My husband and I often refer to our twins as our “two little blenders with the lids removed…” It’s the affectionate moniker we jokingly use when our toddlers are acting like, well, toddlers.
This time in our lives has proven to be challenging. Our kids can easily tear three rooms in our house apart before I can even get a handle on one. While my son thinks it’s great fun to pull out the newly-folded laundry I have sitting neatly in a basket in the kitchen (ready to be put away), my daughter is having a great time swirling her hand in the guest bathroom toilet… Meanwhile, my house looks like a tornado has hit it and there is a mountain of laundry sitting on the corner couch.
(Dear Lord – please make the laundry go away!!)
I feel lucky on the days when I’ve actually gotten myself into proper clothes earlier than 2:00 pm in the afternoon and I’ve had at least one decent meal.
I feel like I run from one end of the house to the other. All. Day. Long. And when people ask me what I did on a particular day, I think, “Um, what did I do??\”
Well, I changed diapers. I made a castle out of Lego. I cooked food (well, sometimes it’s more like I burnt food). I bounced two balls simultaneously against the wall. I broke up squabbles between two two-year-olds. I played with toy tractors and dancing dolls and made a funny little skit with a puppet. And I did a happy dance when nap time arrived.
But seriously, what did you do today Jenn? What did you accomplish?
Recently I found myself agitated at the front door while I waited for our daughter to put her shoes on. I had just finished helping her twin brother with his runners and we were almost ready to go out the door to play in the sun and visit the horses – save for Baby Girl’s slow pace.
“Let me help you…” I told her.
To which she declined with the most definitive “Uh UH!” a toddler can muster.
Frustrated, I sat there and watched her. Placing one tiny red cowboy boot, after the other. On the wrong foot.
“Geez, we’re never gonna get outside…!” The voices screamed inside my head. It had already taken me nearly 25 minutes to get my twins in clean socks and barn-appropriate pants. Neither of them had shirts that matched their corresponding outfits, but hey, at least they had shirts…
I stared at her feet. Adorned with two little, red leather boots, pointing outwards. Like duck flippers.
Baby Girl sat there. Beaming proudly at me with a look that declared, “Okay Mom, I’m ready to go outside!”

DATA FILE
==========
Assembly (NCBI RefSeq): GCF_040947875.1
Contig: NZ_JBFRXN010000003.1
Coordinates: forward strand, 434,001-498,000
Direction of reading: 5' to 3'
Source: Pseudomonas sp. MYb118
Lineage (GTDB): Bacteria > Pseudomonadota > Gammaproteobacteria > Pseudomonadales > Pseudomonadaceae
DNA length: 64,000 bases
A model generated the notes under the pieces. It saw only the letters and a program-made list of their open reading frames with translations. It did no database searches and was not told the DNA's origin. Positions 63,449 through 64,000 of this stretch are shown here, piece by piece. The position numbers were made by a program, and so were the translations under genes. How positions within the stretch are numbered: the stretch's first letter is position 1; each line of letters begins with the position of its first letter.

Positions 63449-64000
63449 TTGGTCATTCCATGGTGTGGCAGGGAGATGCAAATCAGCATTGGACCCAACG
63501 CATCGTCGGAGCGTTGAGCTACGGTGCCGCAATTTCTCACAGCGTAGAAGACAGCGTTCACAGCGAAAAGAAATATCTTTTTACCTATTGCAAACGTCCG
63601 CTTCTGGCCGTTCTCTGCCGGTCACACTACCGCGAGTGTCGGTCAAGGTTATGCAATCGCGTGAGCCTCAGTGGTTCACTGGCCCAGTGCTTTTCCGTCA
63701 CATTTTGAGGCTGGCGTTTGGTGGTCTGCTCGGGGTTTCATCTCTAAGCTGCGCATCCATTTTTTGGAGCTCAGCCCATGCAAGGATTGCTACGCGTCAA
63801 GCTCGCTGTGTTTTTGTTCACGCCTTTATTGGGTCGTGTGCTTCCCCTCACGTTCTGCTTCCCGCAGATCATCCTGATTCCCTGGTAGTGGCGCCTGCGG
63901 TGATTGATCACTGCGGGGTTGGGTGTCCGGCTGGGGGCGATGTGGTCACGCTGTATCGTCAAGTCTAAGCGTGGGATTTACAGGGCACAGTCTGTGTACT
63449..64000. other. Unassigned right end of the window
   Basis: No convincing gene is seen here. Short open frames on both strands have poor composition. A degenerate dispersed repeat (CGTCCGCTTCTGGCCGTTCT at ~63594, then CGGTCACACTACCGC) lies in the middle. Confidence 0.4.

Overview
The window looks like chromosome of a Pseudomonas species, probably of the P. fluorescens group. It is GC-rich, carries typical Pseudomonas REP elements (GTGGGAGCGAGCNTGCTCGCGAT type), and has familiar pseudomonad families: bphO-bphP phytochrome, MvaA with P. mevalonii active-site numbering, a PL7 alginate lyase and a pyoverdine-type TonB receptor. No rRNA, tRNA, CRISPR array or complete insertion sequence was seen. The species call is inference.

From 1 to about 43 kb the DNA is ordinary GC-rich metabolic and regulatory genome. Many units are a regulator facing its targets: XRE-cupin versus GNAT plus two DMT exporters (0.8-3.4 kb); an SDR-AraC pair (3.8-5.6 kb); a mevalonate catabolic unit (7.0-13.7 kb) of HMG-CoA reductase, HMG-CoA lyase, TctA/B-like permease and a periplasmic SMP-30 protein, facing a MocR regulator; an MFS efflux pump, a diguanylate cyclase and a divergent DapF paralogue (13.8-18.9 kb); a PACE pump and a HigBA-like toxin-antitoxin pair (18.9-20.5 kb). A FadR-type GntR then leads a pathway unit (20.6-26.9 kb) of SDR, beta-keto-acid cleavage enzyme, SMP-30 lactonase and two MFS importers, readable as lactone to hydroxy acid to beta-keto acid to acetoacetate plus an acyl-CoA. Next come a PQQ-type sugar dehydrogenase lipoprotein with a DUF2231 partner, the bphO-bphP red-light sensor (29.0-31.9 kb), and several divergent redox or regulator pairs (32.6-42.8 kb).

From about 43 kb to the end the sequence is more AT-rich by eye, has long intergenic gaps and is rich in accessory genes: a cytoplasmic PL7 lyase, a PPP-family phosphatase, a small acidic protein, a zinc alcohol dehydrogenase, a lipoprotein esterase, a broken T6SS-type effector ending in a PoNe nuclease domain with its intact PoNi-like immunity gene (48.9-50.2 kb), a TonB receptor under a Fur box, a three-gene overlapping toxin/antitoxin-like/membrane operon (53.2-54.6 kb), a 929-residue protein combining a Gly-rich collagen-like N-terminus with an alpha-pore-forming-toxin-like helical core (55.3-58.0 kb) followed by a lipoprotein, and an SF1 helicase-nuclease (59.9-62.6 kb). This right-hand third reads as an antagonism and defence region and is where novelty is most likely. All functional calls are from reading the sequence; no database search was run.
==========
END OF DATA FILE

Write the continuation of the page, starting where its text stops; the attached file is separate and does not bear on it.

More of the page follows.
I felt like crying. I was going to have to remove her boots, place them on the correct feet and whoosh her out the door while she wept over the fact that I had done so.
Revelation. That moment of frustration is precisely when it hit me: Did it really matter that my two-year-old daughter was wearing her boots on the wrong feet??
She just put them on herself. BY HERSELF!
Putting on her own shoes is a skill she’s been trying to master for some time now. Even if she was wearing a right boot on the left foot and vice versa, that wasn’t a crime – and it shouldn’t be met by my annoyance. I should be heralding this moment as a big accomplishment!
It had taken her some time to learn how to pull her own boots on. It was just going to take more time to teach her which foot went in the respective boot.
So what, if we go outside today with her boots on the wrong feet!
And that’s precisely what we did.
I’m confident that eventually, my children will learn how to put their boots on properly. Just like they learned to drink out of cups. Just like they will also learn how to use the potty. And wash their hands. And dress themselves. Saddle their own horses. Get to school on time. Drive cars…
Yes, it matters that we as parents teach them right from wrong.
(No, Baby Girl you cannot bite your brother! No, Little Man – fly swatters are not for use on your sister…)
Yes, it matters that we are there to wipe the dust off when they fall.
Yes, it matters that we as parents learn how to recognize when they are sick, or hungry or simply need a hug.
Yes, it matters that we properly educate them and prepare them for the world.
And yes, it matters that we take the time to play, swim and run with our children.
It also matters that I spend much of my time changing diapers and preparing food and doing laundry. Those tedious chores that we must perform as parental duties… I have to stop looking at them as the tasks that are weighing me down. Each and every day I am accomplishing something. A BIG something. Children are so impressionable. They are like perfectly delicate flowers, blank canvases and spirited foals all at the same time. Every move I make is analyzed by my children. They absorb it all.
Changing diapers is not a waste of time. But harboring resentment over the time it takes to get it done, is.
It may have taken me a little while but I realize now that what really matters is that we, as parents, figure out what really matters.